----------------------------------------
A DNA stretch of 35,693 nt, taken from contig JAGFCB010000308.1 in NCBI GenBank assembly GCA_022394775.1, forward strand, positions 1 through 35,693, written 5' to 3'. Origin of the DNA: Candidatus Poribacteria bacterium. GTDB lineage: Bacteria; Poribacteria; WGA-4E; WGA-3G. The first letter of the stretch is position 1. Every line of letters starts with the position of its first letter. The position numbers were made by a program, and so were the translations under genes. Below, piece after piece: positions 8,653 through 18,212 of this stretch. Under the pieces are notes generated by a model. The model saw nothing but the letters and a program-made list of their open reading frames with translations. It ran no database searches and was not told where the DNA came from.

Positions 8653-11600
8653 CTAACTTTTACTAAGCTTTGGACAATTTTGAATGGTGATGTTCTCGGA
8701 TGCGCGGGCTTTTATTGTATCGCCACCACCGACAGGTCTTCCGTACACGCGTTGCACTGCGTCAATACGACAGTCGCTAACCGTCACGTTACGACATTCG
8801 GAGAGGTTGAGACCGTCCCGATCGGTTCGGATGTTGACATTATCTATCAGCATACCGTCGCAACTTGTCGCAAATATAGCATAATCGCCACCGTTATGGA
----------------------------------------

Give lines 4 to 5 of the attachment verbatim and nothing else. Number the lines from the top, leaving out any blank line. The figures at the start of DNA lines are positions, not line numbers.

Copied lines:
8701 TGCGCGGGCTTTTATTGTATCGCCACCACCGACAGGTCTTCCGTACACGCGTTGCACTGCGTCAATACGACAGTCGCTAACCGTCACGTTACGACATTCG
8801 GAGAGGTTGAGACCGTCCCGATCGGTTCGGATGTTGACATTATCTATCAGCATACCGTCGCAACTTGTCGCAAATATAGCATAATCGCCACCGTTATGGA